Volume > Issue > What Do Our Children Need?

What Do Our Children Need?


By Robert Coles | January-February 1989

I kept reading in 1988 that “children’s issues” are newly important politically, that in certain re­spects America has no reason to be proud when the lives of our children are compared to the lives of children who live elsewhere — the infant mortality rate, for instance. We regard ourselves as the world’s richest and strongest nation, yet by the millions our children don’t fare well. Some, born into pov­erty and ignorance, don’t eat well; they live in an unsafe world of rat-infested buildings, neither well heated in the winter nor well ventilated in the sum­mer. Many such children don’t get adequate (or any) medical care, and the schools they attend aren’t comparable to those in well-to-do suburbs. Such boys and girls have a lot going against them, and it is right that some of us who know of their fate speak up loud and clear on their behalf.

Other American children are also in trouble, some of them born to parents who proudly call themselves middle class, even upper-middle class. Many young American children, even infants, see very little of their parents, week after week. They are taken to neighbors or relatives, or they go to day-care centers, a large percentage of which (by the criteria established by local, state, or federal agencies) are inadequate. That is to say, quite young children spend their days in woefully crowd­ed, understaffed programs. I have visited a number of them in various parts of the country, and I can only agree with the words of one mother who de­scribed her daughter’s situation (and her own) this way: “I can’t not work. I’ve got to work. My husband lost his job. He can’t get another one [they live in a Midwestern, so-called “rustbelt” community] and if we’re not to live on welfare, I’ve got to bring in dough, because it’s easier for me than him to find a job. He’s got a temporary job, but he’s working for peanuts. It kills me to take those [two] kids to day-care. [They are one and four years old.] I take one look at the num­bers [of children and staff] and I know the score; I take a look at the room, and the stuff in it, and I know the score double — a loser. I pay them big bucks, and what I get is someone to be there with my kids. I can’t leave them alone, can I! It’s lousy for the kids and for me and their father. We hate it, and the kids do. And we’re supposed to be lucky because we have day-care. My mother had a stroke — or she’d be with my kids. She sits there in bed and curses her illness. She says there’s some­thing wrong in America — that little kids, infants even, aren’t with their families all day, most of the week. She and my dad — their families were dirt-poor during the Depression, but the kids in those families, the babies, they had someone at home to take care of them. It’s different now; it’s no good.”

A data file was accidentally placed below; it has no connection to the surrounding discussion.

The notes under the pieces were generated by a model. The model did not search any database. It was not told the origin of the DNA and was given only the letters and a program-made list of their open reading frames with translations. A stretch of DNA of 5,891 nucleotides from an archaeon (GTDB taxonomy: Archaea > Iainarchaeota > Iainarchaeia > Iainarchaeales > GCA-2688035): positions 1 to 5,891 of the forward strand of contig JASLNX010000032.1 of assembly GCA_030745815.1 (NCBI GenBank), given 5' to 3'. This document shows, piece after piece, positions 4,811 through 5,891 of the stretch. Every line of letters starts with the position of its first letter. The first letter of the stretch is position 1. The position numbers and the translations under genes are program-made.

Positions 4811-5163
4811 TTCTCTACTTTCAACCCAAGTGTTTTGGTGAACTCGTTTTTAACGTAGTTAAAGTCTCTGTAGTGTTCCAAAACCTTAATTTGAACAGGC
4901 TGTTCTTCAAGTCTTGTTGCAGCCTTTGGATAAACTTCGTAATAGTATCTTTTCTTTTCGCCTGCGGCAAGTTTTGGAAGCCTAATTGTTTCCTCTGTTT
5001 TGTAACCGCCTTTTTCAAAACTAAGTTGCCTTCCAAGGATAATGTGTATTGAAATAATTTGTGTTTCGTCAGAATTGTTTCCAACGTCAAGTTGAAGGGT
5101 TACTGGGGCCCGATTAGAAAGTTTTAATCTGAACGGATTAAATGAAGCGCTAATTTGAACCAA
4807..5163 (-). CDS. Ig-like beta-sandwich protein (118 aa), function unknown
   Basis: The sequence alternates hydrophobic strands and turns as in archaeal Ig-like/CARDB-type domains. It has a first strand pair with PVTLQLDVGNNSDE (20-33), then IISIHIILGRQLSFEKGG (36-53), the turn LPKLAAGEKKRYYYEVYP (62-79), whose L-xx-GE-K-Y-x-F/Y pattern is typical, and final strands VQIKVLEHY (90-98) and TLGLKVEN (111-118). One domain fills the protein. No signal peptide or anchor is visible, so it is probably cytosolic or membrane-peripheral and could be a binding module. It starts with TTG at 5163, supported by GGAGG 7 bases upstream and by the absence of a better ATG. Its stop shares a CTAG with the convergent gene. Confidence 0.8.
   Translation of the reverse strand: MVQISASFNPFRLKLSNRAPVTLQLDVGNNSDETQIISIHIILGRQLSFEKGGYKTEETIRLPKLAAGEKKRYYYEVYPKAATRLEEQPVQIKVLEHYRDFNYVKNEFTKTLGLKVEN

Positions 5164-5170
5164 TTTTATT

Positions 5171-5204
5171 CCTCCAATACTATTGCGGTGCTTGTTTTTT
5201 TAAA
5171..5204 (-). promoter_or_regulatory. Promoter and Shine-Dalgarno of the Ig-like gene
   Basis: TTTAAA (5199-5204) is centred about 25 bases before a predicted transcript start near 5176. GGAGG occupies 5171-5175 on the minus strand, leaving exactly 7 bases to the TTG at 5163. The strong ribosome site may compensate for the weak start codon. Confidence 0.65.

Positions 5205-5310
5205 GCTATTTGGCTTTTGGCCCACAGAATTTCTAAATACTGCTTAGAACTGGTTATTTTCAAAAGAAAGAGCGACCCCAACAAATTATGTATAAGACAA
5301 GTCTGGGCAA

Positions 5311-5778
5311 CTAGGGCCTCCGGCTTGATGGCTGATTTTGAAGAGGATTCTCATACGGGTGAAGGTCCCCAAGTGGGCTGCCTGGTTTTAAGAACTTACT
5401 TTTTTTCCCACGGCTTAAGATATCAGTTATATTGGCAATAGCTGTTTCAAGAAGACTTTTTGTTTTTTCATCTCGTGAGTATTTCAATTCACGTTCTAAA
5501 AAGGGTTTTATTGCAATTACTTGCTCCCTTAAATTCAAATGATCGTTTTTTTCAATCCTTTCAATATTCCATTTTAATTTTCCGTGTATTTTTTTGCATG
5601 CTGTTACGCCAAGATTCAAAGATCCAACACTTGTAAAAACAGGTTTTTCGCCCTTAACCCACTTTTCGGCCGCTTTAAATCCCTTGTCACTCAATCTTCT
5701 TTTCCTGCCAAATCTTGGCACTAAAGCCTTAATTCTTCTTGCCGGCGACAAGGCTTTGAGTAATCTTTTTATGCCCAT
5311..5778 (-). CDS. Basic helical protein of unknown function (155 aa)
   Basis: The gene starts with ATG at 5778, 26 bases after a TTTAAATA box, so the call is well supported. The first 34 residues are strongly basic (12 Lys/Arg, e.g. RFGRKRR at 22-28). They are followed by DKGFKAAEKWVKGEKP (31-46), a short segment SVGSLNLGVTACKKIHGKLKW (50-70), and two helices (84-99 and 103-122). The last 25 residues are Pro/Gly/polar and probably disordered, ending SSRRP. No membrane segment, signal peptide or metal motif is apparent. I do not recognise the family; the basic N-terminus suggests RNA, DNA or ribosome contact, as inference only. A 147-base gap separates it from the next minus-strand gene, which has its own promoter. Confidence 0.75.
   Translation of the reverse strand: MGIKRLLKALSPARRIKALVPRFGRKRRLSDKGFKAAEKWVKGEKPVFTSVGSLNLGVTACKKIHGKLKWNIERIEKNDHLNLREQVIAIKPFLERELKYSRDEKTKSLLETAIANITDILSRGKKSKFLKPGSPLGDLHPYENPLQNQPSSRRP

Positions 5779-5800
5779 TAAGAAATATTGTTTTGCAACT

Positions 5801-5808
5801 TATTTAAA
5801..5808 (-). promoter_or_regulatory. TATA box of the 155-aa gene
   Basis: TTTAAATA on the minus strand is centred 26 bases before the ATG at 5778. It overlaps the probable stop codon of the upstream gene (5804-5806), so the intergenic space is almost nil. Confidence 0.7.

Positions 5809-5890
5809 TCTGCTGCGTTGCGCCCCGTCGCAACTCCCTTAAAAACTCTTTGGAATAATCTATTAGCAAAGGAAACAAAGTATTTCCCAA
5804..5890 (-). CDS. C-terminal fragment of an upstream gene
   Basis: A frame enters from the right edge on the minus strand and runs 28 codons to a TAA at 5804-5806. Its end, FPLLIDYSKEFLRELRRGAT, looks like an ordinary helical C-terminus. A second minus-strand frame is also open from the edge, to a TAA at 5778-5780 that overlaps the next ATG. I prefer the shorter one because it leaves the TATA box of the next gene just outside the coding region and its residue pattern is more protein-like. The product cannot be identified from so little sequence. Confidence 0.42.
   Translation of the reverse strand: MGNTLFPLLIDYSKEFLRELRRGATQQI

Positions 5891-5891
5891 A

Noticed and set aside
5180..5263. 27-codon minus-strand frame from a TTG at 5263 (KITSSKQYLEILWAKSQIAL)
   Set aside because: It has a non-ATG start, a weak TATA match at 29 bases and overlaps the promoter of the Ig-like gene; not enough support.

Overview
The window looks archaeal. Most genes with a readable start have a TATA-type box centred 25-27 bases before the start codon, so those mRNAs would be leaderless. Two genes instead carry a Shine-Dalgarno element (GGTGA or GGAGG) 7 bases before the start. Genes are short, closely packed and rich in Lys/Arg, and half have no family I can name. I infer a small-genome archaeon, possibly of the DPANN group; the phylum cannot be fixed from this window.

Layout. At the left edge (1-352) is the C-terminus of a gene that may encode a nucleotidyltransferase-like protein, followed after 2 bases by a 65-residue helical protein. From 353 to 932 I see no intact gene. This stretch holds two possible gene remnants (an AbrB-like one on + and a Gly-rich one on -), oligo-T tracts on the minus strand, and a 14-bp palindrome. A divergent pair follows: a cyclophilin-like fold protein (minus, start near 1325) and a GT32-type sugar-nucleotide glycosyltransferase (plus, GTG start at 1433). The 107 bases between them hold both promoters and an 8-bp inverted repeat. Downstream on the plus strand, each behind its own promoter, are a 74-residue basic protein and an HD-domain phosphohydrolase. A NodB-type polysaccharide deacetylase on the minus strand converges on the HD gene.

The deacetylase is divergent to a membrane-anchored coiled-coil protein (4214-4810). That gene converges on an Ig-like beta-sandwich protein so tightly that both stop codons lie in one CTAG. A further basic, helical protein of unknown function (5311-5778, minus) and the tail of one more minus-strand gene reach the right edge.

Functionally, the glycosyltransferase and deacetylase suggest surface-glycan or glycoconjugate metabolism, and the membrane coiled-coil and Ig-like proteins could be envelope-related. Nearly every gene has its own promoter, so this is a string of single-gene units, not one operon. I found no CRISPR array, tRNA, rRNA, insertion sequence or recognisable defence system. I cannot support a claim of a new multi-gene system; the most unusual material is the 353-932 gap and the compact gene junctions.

I bring this woman’s thoughts to this column because I believe she senses in her heart and mind what her own young children, never mind so many others, are distinctly lacking: a daily family life that lasts more than a few minutes here and there. She once told me this: “I’m with my kids a half hour in the morning, and an hour or two at night.” Essentially she gets them up, delivers them to oth­ers and at night picks them up, brings them home, scurries to prepare supper, her husband helping her cook and clean up, and then puts the children (who are, she says, “utterly exhausted when they come home”) to bed. Yet, our current national discourse has us emphasizing the matter of day-care in such a way that the family concerns of mothers and fath­ers like this woman and her husband are not part of the discussion. He, by the way, would gladly not work at all, would stay home with his young chil­dren; but again, they are proud, so-called working-class people who want to “do the best we can,” they tell me — meaning, stay off welfare, at all costs, make as much money as possible, so that life can be as “comfortable” as possible (not especially unusual aims for millions and millions of us Ameri­cans). For trying to do so, these parents feel their children are in some jeopardy, and then I am ask­ed for my opinion.

Often, I hesitate and mumble and try to change the subject, I have to admit. I am getting old, I tell myself, and what I took for granted others simply don’t have to offer their children: a mother who was with my brother and me until we were solidly in school, and who was also at home when we came back from school, and a wife who similarly has been with our children in such a way. Moreover, my dad was constantly moving things around in his life so that he could be with us a lot. I’ve tried to follow suit. My parents divided up all sorts of chores and responsibilities, and they loved not only each other, but their joint obligations as parents. They were lucky, yes; they were not poor, and had some control over their lives, and I guess the same goes for my wife and me. Yet, I have to say that my father did turn down several very important job possibilities because he didn’t want to move and have us leave a world we knew well as growing children, and my mother encouraged those deci­sions. I think their example has very much inform­ed my life and that of my wife.

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